My boyhood home was a concrete factory. And in the past I have been accused of employing hyperbole to describe both my training and pretend bike racing, but in this case; I am not exaggerating. The house I grew up in was attached, as in shared a wall with, to the family precast concrete business. This meant I lived in an interesting part of town. An area with zoning codes lax enough to allow houses that were a combination of residential and industrial. As boys, my bothers and I played in the limestone quarry, around the lumberyard and on the railroad tracks. It was tremendous fun, and one of the favored pastimes of the roving band of area children was the irresistible draw of slug making.
Slug making was a very special form of hillbilly kid alchemy. It’s allure was that, if done properly, it could transform a lowly penny into something exactly 25 times more valuable, which could then be put into a pinball machine at the bowling alley. The recipe for making a slug was simple, place a penny on the railroad tracks and wait for a train to come and squish it into the coin of your dreams. The pressure of the locomotive served as the hammer and the tracks played anvil. Granted, most machines that took quarters were calibrated for both size and weight of that specific coin, and would never be fooled by a squashed penny—but this was not something that would occur to the minds of nine year olds (also, kids are dumb). We were trying to beat the system.
Tales spread of kids that had perfected their slug making skills and were able to fool the machines at the Riverside Bowl, but I never had any success at slug making. My experimental pressings would always end up resembling poorly poured pancakes. Of course the greatest tragedy of slug making was that, if indeed you were successful at creating a passable facsimile, it would disappear down the coin slot and be lost forever. Alas, to create a slug was to lose a slug.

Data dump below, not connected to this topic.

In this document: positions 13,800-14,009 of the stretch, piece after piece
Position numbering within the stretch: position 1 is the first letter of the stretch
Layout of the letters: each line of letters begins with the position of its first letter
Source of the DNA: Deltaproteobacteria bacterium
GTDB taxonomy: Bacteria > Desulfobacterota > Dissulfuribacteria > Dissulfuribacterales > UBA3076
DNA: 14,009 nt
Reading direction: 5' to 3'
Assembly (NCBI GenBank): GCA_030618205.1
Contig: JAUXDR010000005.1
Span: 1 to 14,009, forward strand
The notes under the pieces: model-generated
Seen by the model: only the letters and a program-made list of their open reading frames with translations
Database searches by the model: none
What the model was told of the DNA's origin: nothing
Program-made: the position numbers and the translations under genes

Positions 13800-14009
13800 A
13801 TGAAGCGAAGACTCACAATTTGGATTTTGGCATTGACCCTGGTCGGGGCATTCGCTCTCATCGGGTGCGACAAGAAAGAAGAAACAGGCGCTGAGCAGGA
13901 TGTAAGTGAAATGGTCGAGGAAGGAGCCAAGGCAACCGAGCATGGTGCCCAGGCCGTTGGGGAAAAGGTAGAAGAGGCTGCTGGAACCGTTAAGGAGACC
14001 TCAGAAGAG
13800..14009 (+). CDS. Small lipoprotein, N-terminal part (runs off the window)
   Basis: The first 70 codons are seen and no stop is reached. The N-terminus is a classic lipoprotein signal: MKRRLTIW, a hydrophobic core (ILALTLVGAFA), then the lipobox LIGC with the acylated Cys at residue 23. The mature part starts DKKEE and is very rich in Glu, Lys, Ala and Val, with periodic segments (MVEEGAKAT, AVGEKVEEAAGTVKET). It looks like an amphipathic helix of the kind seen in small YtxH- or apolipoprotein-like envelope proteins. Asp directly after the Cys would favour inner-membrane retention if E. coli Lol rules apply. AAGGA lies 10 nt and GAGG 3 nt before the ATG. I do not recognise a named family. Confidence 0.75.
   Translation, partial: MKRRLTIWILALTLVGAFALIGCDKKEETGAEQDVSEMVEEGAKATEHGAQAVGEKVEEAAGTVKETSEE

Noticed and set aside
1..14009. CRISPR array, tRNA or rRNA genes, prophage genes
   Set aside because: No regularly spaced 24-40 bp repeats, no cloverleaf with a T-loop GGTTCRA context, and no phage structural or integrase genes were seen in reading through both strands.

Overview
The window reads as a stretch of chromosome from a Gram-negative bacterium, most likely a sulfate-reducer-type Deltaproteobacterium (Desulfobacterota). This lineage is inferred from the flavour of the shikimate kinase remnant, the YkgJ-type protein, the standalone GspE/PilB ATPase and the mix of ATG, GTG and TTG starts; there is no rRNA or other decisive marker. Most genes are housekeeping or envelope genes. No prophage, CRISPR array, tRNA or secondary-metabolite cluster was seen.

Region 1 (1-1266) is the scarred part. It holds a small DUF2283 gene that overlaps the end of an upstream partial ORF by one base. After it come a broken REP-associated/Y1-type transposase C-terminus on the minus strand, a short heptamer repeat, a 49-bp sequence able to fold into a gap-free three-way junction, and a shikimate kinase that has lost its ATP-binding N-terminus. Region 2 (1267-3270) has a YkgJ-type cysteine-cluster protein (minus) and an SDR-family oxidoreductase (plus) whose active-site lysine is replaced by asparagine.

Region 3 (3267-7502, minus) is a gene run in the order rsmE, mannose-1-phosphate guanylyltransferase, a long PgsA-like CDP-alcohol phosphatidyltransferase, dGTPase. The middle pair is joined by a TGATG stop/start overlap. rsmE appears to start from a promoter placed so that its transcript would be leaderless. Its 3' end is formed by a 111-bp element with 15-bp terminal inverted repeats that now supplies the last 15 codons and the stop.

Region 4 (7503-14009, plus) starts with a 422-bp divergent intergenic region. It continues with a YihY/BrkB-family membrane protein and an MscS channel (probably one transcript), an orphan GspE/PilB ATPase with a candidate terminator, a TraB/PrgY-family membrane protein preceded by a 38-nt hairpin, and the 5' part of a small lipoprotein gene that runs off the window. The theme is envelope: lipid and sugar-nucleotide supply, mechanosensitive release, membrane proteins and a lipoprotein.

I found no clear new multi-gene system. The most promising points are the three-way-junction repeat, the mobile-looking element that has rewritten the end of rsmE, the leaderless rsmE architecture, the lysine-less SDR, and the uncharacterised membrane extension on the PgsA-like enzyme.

As faithful followers of my Strava feed can tell you, I was indeed able to complete my dan-thousand™ mile goal for 2014. I rode my trainer for sixty minutes on Christmas Eve, and then put my bike away for the rest of the year. I lived the next seven days as a person. Eating too much, sleeping in and not engaging in any physical activity more demanding than walking to the refrigerator.
It was awful.
My programming as a pretend bike racer once again compels me to start the anatomical slug making process that is training for pretend bike racing, wherein I attempt to transform myself from a penny to a quarter. It will require getting run over by a train, and the results will most likely not be what I intended, but the allure of a magical transformation is too tempting to resist.